7. Texas A&M — The Aggies learned in 2013 what we’d tried to warn both A&M and Mizzou of in 2012 — teams don’t stay on top for long in the SEC. Kevin Sumlin’s offense still hummed with the remarkable Johnny Manziel at quarterback, but the defense was just horrible. Oh, how very, very horrible.
8. Ole Miss — 2013 would’ve looked a lot better to Rebel fans if they’d finished 8-4. Instead they’ll head to the Music City Bowl with a 7-5 record… and what makes that so darned awful is the fact that loss #5 — the difference between 8-4 and 7-5 — came at the hands of despised rival, Mississippi State. Another step forward for Hugh Freeze program, even if the loss to State dampened the mood.
9. Vanderbilt — How far has James Franklin taken the VU program? So far that Commodore fans now complain about their bowl lot. The Dores’ 8-4 overall record looks good on paper, but the non-conference schedule was ridiculously easy. Four wins against SEC East foes — Florida, Georgia, Kentucky and Tennessee — show that Vandy is headed in the right direction, regardless of pansy scheduling.
10. Mississippi State — By now, we all know what to expect from a Dan Mullen Mississippi State squad. It will beat up on ne’er-do-wells, lose to college football’s big boys, and then more times than not beat Ole Miss. Looking back at MSU’s history, there are many fans who know that a win over Ole Miss and a bowl trip are nothing to be ashamed of. Man, that Egg Bowl win was huge.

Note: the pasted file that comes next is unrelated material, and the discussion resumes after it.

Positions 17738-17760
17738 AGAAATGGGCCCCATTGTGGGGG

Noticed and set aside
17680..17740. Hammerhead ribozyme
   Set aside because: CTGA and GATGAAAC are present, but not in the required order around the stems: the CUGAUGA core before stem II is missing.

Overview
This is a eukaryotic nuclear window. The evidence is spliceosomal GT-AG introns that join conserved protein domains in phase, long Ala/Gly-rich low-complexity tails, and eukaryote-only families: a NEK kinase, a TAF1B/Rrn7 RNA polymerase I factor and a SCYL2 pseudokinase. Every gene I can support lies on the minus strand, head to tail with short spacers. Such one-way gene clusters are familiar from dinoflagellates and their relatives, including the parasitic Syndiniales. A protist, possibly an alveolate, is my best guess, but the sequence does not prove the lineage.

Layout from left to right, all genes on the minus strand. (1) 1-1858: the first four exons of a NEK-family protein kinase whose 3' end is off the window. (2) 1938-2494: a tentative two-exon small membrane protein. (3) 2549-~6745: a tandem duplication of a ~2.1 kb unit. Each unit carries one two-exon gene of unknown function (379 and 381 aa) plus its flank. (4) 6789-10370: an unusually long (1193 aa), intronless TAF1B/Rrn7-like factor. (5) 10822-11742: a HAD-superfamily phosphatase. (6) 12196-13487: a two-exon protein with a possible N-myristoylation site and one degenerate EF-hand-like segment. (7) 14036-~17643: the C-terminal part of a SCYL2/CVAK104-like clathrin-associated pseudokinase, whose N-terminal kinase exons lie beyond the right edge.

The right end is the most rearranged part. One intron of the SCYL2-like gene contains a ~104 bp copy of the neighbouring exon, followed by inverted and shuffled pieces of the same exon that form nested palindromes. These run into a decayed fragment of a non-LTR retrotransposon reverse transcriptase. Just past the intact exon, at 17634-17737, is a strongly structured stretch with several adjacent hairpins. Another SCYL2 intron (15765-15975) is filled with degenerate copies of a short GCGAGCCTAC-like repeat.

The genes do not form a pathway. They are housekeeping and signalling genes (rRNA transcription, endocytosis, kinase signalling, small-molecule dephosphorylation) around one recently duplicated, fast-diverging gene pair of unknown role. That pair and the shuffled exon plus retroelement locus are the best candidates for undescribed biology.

11. Florida — Let’s get this out of the way… we’ve never seen a college football team lose so many key players to significant injuries. There might have been one, but we can’t remember it. Now, UF didn’t look to be a BCS-worthy team before all the injuries took their toll, but they would have finished better than 4-8 without question. A year from now we’ll either be talking about UF’s Auburn-like turnaround or the Gators’ search for a new coach.
12. Tennessee – It’s no surprise the three teams at the bottom of our rankings are the three teams in true, pure rebuilding mode. Unlike Auburn, Tennessee still needs an influx of talent and depth — as do Arkansas and Kentucky — to go with their new coach. The Vols are putting together one of the best and biggest signing classes in the country. That’s more important to the health of the program than one more win and a bowl game would have been.
13. Arkansas – OK, ditto much of the comments from the Tennessee’s summary. But things took an uglier turn in Fayetteville as the Hogs dropped nine straight game and finished 0-8 in conference play, both firsts for the proud program. Razorback fans looking for a positive should hang their plastic hog hats on the effort UA played with in its season finale against LSU. The team didn’t win for Bret Bielema, but they didn’t quit, either.
14. Kentucky — Woe is Kentucky. Too little talent. Too little speed. Too little depth. Mark Stoops is trying to rectify those problems on the recruiting trail, but it will take time. The Wildcats finished 0-8 in SEC play for the second straight year despite the change in coaches. If they’re ever going to snap their 16-game league losing streak they’ll have to find a quarterback who can stay healthy.